The signal

The leaf blower in the distance was a signal to her. She closed her eyes and prayed for the muse to visit, to also hear the signal. Alas, she was alone in her disheveled, weedy yard, with the espalier apple tree stripped bare of apples in an effort to save them from squirrels, raccoons, and rats.

Signal be damned and the words don’t come and her eyes are heavy. It’s the second day in a row that an afternoon nap was required to avoid falling over asleep where she stood. The exhaustion is a mystery or perhaps an easily solved equation of too little sleep.

She sif he’d and recrossed her legs, writing in a little notebook with a pen her nephews had given her for graduation. As they’d left the party, five year old Jay had yelled, “Hope you like the world’s most expensive pen! ‘Cause that’s what we got ya!” And her brother looked just like their father when he laughed.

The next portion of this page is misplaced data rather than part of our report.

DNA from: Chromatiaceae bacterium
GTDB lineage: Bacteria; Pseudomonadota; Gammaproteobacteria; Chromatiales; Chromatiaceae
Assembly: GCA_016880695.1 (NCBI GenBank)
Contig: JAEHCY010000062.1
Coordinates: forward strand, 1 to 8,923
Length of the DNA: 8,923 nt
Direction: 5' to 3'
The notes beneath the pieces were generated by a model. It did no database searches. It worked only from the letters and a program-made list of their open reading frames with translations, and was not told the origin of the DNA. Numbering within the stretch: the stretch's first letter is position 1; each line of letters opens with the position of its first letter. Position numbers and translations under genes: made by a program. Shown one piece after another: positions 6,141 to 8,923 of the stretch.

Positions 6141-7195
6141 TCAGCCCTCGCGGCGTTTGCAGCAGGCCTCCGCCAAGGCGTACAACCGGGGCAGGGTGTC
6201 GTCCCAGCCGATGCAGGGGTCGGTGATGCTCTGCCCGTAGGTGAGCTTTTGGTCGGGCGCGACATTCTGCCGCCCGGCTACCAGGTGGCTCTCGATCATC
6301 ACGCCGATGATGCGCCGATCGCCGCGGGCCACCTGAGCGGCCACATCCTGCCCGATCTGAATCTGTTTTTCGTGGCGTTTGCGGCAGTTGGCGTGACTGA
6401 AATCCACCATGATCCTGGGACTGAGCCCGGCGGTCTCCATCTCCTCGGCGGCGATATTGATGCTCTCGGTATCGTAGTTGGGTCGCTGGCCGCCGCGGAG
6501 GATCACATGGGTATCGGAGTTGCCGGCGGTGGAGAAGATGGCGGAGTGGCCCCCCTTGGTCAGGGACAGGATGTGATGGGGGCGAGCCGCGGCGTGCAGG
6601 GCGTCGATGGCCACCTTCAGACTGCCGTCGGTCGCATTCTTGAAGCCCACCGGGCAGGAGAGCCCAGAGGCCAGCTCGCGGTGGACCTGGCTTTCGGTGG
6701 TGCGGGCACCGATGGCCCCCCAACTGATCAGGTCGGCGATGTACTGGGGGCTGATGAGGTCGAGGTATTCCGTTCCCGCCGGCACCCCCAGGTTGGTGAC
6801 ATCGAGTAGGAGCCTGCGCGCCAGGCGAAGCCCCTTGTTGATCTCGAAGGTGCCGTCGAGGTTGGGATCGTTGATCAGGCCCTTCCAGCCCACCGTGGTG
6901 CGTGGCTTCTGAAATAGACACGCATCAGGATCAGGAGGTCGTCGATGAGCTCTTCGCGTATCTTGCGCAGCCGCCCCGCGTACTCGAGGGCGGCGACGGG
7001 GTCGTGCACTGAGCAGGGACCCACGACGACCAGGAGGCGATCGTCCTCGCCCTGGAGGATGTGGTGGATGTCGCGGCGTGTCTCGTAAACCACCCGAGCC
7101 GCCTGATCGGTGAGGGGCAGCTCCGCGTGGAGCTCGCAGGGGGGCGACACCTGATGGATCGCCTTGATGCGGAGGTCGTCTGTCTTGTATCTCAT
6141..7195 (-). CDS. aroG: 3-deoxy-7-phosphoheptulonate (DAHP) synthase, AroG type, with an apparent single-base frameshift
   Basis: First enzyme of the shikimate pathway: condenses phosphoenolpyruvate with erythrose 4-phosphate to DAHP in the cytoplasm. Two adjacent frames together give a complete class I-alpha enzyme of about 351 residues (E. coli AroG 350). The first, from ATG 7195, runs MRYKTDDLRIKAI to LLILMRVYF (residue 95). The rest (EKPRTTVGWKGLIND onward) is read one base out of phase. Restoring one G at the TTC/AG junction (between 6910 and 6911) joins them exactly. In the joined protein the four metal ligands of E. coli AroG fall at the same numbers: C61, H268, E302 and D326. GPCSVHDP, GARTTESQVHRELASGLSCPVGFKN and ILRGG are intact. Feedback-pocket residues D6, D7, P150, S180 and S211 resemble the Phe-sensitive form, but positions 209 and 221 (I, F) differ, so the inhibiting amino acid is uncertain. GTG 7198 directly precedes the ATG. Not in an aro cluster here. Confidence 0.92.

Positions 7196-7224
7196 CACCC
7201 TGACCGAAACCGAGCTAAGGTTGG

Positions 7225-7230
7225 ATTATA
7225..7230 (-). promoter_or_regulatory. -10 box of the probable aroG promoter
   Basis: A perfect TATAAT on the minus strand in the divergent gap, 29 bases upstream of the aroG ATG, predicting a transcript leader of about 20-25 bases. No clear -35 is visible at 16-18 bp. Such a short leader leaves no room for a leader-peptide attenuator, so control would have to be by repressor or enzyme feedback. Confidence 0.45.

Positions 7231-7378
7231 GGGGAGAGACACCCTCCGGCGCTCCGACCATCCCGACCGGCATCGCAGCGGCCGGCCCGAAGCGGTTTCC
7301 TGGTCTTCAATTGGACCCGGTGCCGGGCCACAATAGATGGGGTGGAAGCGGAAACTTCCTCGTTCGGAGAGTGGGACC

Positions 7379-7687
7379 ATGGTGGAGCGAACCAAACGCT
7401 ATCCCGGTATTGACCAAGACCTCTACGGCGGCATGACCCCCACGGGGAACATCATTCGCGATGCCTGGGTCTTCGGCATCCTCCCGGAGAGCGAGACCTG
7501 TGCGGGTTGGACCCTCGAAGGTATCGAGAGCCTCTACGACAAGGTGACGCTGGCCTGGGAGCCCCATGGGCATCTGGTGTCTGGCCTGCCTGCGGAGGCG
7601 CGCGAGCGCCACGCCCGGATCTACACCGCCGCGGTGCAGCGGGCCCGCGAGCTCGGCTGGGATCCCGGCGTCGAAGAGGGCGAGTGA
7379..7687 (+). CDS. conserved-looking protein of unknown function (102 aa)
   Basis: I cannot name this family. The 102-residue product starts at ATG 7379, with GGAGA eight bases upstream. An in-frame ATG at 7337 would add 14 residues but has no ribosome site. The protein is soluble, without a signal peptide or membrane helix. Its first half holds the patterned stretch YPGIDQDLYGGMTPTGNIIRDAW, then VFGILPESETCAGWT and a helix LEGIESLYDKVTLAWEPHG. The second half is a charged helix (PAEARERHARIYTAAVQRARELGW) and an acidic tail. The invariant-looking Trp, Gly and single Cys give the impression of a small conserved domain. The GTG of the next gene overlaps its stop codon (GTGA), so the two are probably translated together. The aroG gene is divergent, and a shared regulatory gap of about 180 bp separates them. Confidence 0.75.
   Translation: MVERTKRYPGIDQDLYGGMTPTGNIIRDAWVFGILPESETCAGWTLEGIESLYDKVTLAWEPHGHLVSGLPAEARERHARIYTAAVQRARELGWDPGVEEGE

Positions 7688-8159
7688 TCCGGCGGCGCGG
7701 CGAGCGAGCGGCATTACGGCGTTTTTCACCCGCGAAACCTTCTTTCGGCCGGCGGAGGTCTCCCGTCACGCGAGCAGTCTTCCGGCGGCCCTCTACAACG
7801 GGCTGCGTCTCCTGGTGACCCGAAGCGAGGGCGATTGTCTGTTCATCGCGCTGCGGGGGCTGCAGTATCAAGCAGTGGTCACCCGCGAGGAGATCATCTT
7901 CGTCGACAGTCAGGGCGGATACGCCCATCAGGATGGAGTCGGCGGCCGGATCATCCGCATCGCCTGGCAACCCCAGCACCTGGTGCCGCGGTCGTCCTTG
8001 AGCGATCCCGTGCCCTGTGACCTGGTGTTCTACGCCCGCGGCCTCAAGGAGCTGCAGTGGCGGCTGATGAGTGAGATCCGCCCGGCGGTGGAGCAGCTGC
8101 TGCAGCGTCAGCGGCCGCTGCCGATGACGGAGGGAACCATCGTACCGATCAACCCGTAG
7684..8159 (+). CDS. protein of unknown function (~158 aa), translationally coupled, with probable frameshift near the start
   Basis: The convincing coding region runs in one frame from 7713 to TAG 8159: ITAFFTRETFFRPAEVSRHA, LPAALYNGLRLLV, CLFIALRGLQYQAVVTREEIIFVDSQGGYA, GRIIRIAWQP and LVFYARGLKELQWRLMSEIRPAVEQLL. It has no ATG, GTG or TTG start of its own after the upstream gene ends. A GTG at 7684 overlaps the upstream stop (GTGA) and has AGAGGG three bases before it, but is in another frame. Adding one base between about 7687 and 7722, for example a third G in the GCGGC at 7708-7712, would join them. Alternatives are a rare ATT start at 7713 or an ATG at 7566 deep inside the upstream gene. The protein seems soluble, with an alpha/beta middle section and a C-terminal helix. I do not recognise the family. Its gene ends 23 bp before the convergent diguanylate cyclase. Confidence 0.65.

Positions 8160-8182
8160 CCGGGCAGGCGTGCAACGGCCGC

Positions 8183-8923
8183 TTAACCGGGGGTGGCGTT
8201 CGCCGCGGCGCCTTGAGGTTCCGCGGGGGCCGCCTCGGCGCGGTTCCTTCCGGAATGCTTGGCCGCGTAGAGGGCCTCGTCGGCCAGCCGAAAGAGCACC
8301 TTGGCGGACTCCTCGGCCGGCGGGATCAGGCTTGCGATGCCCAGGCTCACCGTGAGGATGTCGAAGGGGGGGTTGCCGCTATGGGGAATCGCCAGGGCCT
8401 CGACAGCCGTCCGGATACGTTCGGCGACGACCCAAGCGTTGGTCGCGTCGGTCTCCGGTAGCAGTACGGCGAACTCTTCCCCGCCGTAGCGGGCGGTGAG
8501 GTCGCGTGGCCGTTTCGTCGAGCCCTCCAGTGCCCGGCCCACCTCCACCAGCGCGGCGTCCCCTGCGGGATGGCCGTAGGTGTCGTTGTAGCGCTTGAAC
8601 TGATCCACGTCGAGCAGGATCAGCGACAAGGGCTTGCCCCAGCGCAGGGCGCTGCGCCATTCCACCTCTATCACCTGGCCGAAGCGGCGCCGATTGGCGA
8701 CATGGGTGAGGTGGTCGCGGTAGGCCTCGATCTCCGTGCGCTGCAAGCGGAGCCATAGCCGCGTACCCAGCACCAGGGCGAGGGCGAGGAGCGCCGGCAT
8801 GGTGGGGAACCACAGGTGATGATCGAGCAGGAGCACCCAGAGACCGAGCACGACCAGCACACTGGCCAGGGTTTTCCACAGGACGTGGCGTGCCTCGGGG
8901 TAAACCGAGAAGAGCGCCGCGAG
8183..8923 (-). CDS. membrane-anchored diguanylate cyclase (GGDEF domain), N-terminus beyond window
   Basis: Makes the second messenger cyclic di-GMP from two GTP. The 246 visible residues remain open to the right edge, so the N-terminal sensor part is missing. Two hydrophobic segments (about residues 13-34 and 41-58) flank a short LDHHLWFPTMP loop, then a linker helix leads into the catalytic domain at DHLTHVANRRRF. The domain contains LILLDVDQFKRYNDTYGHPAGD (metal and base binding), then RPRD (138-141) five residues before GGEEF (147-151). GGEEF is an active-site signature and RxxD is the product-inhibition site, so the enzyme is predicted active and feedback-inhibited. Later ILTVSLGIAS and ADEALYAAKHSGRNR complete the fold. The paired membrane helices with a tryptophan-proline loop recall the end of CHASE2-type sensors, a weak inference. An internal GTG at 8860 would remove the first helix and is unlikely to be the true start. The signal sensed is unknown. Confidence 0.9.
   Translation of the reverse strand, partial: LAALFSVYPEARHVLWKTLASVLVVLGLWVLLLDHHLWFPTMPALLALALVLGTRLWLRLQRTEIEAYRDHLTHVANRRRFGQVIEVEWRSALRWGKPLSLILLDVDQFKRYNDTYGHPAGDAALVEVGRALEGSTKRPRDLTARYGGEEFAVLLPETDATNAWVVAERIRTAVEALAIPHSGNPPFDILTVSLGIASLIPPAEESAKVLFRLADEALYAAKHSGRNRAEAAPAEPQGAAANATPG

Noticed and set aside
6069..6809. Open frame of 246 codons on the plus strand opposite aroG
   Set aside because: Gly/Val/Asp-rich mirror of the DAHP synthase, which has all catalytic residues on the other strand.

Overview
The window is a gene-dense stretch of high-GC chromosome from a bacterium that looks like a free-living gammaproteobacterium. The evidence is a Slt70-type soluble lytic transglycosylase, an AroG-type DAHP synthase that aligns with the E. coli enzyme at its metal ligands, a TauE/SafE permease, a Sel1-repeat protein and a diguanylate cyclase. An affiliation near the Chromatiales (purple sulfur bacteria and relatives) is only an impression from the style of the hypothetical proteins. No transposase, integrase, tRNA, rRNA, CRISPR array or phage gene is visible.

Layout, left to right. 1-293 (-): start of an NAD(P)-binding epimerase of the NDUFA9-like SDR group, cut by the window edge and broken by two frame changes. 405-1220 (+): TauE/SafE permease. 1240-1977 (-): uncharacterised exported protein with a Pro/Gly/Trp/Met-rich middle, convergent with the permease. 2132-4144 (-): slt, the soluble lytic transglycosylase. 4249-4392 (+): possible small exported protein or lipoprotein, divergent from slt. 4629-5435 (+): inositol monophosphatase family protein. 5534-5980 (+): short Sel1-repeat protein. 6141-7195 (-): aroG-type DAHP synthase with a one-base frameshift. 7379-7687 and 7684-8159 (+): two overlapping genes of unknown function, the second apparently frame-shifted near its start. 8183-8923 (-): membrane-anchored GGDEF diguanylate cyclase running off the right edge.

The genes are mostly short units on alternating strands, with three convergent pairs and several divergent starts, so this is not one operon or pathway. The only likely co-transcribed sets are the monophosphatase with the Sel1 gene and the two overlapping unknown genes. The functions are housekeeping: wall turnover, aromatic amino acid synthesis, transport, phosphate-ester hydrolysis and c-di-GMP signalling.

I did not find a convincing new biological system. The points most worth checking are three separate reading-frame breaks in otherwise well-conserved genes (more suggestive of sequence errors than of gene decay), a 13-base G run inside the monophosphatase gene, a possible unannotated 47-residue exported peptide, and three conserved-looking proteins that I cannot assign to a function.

I’l finish this lame 12 minutes and try again later. But later will be time for other things, time to see the husband after a day of moving through the world without him. Lame it will be then. No cheating, no shame.

A car roars its awful engine to ear drum bursting decibels, waking Diva Dog Betty from a sound sleep. She thinks for a while, not certain she is safe, but eventually curls back up in the weeds near my feet. She sighs, signaling that maybe we’ll make it through the afternoon with its gentle breeze and chimes singing, and prism rainbows covering our little yard, itself an island, but terribly close to shore.

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